Padre Pio on Salvation Outside the Church Part One
This is from an impressive and exceptionally important article by Frank M. Rega, S.F.O. The full account may be found here complete with a full list of references.
Adelaide McAlpin Pyle, a Baptized Protestant
“She will be saved because she has faith.”
(Most of the information for this first account comes from the English version of the book Mary Pyle, by Bonaventura Massa.7 This work was diligently compiled from written documents and taped oral testimonies, kept on file in the Archives of Padre Pio’s friary in anticipation of the process for Miss Pyle’s Cause for Beatification.)
The wealthy Presbyterian, Adelaide McAlpin Pyle, was the mother of Mary Pyle, a well-known convert to Catholicism who renounced her family fortune in order to spend her life near Padre Pio. The Pyle family was related by marriage to the Rockefellers, and made their fortune in the soap and hotel business. After Adelaide found out that her daughter Mary had chosen to move to southern Italy to learn about God from a saint, curiosity impelled her to travel from her plush New York townhouse to medieval San Giovanni Rotondo, in order to meet this holy man.
In spite of an unpleasant initial encounter, Adelaide eventually became quite friendly with Padre Pio. She made numerous journeys from America, beginning in the mid-1920s, to visit her daughter Mary, and to meet with the Padre. Mary often tried to convince her mother to convert to Catholicism as she herself had done, but Adelaide reportedly said in Padre Pio’s presence, “I would rather allow myself to be burned alive for my religion!” Padre Pio advised Mary not to push her mother to convert: “Let her be! Don’t upset her peace.” 8 However, Mary continued to worry because her mother was not a Catholic, and Padre Pio counseled, “Let’s not confuse her. She will be saved because she has faith.”9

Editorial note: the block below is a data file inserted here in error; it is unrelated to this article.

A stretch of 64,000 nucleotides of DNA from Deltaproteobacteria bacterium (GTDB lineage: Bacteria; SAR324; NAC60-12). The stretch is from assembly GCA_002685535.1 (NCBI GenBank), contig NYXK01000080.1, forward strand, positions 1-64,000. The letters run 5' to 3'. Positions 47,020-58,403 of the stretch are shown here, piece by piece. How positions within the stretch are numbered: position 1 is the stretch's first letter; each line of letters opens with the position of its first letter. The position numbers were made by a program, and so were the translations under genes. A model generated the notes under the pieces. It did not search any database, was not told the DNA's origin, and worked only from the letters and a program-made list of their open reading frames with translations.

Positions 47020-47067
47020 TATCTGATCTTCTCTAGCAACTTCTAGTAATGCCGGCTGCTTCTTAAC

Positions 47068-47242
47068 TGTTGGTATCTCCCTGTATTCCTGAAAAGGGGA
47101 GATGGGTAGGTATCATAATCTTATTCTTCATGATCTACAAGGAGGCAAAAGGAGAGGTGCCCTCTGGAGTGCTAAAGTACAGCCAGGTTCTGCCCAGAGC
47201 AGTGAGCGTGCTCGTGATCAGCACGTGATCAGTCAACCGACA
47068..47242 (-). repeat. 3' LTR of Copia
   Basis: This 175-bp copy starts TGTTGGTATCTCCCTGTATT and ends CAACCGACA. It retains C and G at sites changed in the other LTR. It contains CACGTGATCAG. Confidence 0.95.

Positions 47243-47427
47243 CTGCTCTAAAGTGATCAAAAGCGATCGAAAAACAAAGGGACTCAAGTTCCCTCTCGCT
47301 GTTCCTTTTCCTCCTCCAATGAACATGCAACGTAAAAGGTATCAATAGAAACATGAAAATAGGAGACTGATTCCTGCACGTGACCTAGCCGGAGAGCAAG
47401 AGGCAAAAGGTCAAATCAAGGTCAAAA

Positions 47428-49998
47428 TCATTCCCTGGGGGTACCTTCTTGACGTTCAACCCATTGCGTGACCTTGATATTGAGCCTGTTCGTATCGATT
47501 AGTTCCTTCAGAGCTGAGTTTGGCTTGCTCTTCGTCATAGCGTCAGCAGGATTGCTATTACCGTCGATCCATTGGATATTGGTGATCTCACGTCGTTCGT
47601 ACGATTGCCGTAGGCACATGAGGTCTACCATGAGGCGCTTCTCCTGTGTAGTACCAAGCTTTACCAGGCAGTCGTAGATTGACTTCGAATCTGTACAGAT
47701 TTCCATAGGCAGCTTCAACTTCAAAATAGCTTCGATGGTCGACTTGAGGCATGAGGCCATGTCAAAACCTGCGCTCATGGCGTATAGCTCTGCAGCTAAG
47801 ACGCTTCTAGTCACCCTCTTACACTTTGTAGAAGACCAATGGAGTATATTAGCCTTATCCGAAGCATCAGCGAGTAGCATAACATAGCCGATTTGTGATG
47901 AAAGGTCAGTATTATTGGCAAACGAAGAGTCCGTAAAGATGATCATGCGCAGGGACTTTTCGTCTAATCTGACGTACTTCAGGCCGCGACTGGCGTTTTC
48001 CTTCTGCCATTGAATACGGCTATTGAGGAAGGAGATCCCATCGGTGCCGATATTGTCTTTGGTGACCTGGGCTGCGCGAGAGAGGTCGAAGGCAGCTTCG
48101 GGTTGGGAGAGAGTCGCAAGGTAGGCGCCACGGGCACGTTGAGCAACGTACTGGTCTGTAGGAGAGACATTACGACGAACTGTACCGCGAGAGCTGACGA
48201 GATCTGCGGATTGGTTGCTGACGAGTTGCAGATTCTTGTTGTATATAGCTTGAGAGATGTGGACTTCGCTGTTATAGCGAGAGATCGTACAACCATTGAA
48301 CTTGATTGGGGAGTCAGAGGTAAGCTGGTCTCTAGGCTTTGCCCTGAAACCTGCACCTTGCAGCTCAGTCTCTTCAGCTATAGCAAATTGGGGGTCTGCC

In 1936, Adelaide, who had grown older and was nearing death, made one last trip to San Giovanni Rotondo. As she said good-bye to Padre Pio at the end of this visit, the saintly priest pointed heavenward, saying to the Protestant Adelaide, “I hope we will see each other again soon, but if we don’t see each other here, we will see each other up there.”10 She passed away in the fall of 1937 at the age of seventy-seven.11 Her daughter Mary then became pre-occupied about her mother’s salvation. After dreaming that her mother was in Rome standing in front of the Vatican, she poured out her anxiety to Padre Pio. He replied, “And who told you that your mother could not be saved?” 12
Did Padre Pio receive a revelation that Adelaide Pyle had secretly ‘in pectore” converted to the Catholic Faith? If that were true, he most certainly would have told this to her daughter Mary, who was obviously distraught from worrying over her mother’s salvation. Further, it seems likely that if Adelaide had converted, she would have shared this good news with her convert daughter. It is reasonable to conclude then that Padre Pio believed that this particular person who died outside the Church could be saved. In addition, there is evidence that Padre Pio would have been willing to hear Adelaide’s confession, and grant her sacramental absolution. On one occasion, she had confided to her daughter her great desire to kneel before Padre Pio in his confessional, but she lamented that her inability to speak Italian made this impossible. When Padre Pio heard of this, (apparently it was after her death), he bemoaned, “Oh! If she had only done it! As for the language, I would have taken care of that!”13 *
*Padre Pio had the gift of speaking different languages, without having had a formal education in learning these languages.
Mary Pyle receiving Holy Communion from Padre Pio